Scenario of GLOBUS-M Operation in OH regime, by N.V. Sakharov et al. – The spherical tokamak Globus-M (R = 0.36 m, a = 0.24 m, plasma current of up to 0.5 MA with a toroidal magnetic field of up to 0.6 T on axis, elongation of up to 2.2, triangularity of up to 0.4) was constructed at the Ioffe Institute, St. Petersburg. The experiments performed in 2001 focused on vacuum vessel conditioning after the installation of the graphite tiles, on the study of plasma shaping and plasma position feedback control and on the optimization of the power supplies for further improvements of the plasma discharge performance. Carboran C2B10H12 was utilised for vessel boronization. The system for plasma vertical and horizontal position feedback control is based on analog amplifiers and thyristor choppers with a frequency response of up to 3 kHz. The evolution of the plasma position during IREs was investigated. The power supply upgrade was performed in parallel with the plasma experiments. All existing thyristor rectifiers have been prepared for the next experimental campaign. Two 32 MVA rectifiers were connected in parallel and utilised for energising the toroidal field (TF) coils. As a result, the TF rod current of about 1 MA (BT = 0.55 T at R = 0.36 m) was achieved. Two other high-power rectifiers were tested for a subsequent ±70 kA current swing in the central solenoid. Eight additional turns were wound in-situ in each PF3, and thus the productivity of the plasma radial position control system was increased. PF1 and PF2 will be utilised for plasma shaping. Digital control of the plasma position is planned for the end of 2001. The achieved range of plasma parameters comprises a plasma current of up to 0.25 MA, a toroidal field in the range of 0.07–0.38 T, a plasma pulse length of up to 60 ms, a vertical elongation of 1.1–1.9, a triangularity of 0.1–0.4, a safety factor q95 ³ 2.1 and a minimum qcyl ~0.9.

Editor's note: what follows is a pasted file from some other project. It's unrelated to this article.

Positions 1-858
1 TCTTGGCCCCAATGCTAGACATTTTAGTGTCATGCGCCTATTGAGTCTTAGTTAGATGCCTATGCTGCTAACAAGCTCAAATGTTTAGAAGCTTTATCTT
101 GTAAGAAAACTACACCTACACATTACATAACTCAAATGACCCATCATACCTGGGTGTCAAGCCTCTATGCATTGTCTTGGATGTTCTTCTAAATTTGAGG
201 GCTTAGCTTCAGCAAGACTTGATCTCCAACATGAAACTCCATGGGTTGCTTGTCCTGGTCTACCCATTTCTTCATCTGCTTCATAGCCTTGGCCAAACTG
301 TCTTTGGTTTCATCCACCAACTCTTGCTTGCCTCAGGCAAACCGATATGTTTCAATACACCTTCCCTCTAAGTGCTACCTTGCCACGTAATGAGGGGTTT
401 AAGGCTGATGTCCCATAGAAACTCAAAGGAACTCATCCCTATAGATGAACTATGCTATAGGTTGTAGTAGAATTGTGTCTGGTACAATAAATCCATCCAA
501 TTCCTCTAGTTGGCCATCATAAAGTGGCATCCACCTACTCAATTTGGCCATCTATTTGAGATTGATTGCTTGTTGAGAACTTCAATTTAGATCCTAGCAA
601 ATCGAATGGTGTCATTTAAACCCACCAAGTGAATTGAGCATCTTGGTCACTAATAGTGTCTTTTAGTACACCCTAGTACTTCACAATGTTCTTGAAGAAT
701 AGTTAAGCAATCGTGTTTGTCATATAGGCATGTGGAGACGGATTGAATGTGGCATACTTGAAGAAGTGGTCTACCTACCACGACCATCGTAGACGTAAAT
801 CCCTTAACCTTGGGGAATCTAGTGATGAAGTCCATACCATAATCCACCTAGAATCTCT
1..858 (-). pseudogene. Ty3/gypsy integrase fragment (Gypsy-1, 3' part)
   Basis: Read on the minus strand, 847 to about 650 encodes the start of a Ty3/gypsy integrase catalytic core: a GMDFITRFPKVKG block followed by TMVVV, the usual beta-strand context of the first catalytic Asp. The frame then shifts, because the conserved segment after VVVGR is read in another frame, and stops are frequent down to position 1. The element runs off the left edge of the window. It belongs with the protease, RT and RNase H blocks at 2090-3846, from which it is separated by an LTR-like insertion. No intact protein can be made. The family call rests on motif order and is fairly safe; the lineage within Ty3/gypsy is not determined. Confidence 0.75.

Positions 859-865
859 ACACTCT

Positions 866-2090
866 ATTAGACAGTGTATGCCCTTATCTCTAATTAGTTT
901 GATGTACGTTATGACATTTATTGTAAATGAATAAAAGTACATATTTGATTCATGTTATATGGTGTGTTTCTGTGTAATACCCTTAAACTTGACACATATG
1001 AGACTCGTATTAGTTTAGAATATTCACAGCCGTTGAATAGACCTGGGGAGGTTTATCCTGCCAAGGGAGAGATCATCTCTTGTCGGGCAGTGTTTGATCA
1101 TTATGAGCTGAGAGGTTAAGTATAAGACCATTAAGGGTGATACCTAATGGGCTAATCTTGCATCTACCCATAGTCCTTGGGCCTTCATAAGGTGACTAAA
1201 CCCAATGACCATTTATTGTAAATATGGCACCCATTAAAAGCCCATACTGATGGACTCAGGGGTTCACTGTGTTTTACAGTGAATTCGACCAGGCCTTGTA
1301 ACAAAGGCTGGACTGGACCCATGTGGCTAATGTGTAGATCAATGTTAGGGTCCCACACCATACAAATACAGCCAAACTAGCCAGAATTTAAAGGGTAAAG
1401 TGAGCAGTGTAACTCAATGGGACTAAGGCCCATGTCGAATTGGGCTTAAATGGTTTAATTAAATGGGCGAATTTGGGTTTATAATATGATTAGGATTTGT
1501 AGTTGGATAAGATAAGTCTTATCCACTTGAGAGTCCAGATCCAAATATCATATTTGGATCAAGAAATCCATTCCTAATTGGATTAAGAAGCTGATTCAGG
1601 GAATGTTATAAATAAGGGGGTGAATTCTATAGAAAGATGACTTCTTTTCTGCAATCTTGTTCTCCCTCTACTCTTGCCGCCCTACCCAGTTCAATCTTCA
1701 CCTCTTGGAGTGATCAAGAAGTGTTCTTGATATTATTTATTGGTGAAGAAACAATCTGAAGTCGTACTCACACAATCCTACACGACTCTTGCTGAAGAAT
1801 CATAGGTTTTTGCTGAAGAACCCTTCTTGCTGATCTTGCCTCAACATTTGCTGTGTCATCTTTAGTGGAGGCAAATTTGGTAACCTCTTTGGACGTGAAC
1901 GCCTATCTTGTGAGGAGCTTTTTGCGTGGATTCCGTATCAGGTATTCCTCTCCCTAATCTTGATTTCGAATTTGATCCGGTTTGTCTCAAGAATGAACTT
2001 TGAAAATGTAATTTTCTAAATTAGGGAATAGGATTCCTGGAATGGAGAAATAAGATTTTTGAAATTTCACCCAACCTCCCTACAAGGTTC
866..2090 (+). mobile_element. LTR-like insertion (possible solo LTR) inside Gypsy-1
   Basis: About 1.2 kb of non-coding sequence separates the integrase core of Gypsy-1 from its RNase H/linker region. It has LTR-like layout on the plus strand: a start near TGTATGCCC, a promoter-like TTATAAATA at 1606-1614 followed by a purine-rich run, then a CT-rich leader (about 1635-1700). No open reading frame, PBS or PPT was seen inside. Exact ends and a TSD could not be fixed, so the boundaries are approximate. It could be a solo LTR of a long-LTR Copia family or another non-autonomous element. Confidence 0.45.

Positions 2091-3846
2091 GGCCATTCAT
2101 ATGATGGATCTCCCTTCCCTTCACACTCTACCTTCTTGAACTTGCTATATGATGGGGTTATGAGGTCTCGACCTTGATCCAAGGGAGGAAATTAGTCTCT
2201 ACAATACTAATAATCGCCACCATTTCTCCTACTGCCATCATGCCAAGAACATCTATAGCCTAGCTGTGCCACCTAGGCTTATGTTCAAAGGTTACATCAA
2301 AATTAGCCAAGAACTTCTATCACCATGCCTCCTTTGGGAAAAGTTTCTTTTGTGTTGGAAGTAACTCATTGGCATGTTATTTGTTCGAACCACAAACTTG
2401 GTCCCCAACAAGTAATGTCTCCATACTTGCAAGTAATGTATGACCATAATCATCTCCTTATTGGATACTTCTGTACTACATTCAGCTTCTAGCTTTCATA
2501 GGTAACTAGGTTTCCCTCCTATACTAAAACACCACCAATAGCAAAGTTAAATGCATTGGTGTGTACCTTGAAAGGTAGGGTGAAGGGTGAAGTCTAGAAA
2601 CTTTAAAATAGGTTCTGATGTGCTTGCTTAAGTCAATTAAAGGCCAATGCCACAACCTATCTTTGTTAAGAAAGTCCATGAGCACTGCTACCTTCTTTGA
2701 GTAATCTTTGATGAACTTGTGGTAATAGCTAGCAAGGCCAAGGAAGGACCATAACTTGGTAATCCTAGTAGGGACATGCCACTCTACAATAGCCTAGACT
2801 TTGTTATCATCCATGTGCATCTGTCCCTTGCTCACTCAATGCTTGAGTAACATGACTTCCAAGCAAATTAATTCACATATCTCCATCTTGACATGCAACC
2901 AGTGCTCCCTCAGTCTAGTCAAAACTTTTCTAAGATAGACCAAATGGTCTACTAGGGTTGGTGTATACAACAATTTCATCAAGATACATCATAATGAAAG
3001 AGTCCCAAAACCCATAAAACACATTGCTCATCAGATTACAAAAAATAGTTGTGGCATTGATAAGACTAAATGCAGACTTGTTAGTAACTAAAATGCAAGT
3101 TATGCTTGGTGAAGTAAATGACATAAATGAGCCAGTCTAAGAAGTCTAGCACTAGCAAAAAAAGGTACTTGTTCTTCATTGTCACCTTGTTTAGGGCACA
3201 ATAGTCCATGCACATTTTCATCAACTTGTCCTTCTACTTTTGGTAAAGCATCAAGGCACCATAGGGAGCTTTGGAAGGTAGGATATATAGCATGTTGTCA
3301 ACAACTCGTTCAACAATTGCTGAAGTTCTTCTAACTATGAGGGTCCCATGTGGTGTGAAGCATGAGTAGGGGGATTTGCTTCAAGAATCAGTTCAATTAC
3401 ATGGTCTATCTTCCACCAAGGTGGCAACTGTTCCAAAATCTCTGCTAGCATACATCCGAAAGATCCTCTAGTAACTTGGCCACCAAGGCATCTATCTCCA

Current Drive Experiments on the HIT-II Spherical Torus, by A.J. Redd et al.Coaxial Helicity Injection (CHI)/Ohmic plasma performance on HIT-II (Helicity Injected Torus) discharges is significantly improved by using a double-null diverter flux boundary. A mechanism for helicity injection current drive has been developed which is consistent with experimental observations of HIT and HIT-II CHI plasmas, including the effects of reversing the polarity of the injector electrodes.

 

Coaxial Helicity Injection Current Drive on the NSTX and HIT-II Spherical Tori, by
R. Raman et al. (presented by B. Nelson)
– CHI current drive experiments have been very successful on NSTX, driving up to 360 kA of toroidal current with the current multiplication factor of up to 14. Continuous n = 1 rotating oscillations are seen (strongly correlated with high performance discharges in HIT and HIT-II CHI operation), CCD images and magnetic reconstruction show the injector flux approximately filling the vessel, and spectroscopy shows increasing temperature with time.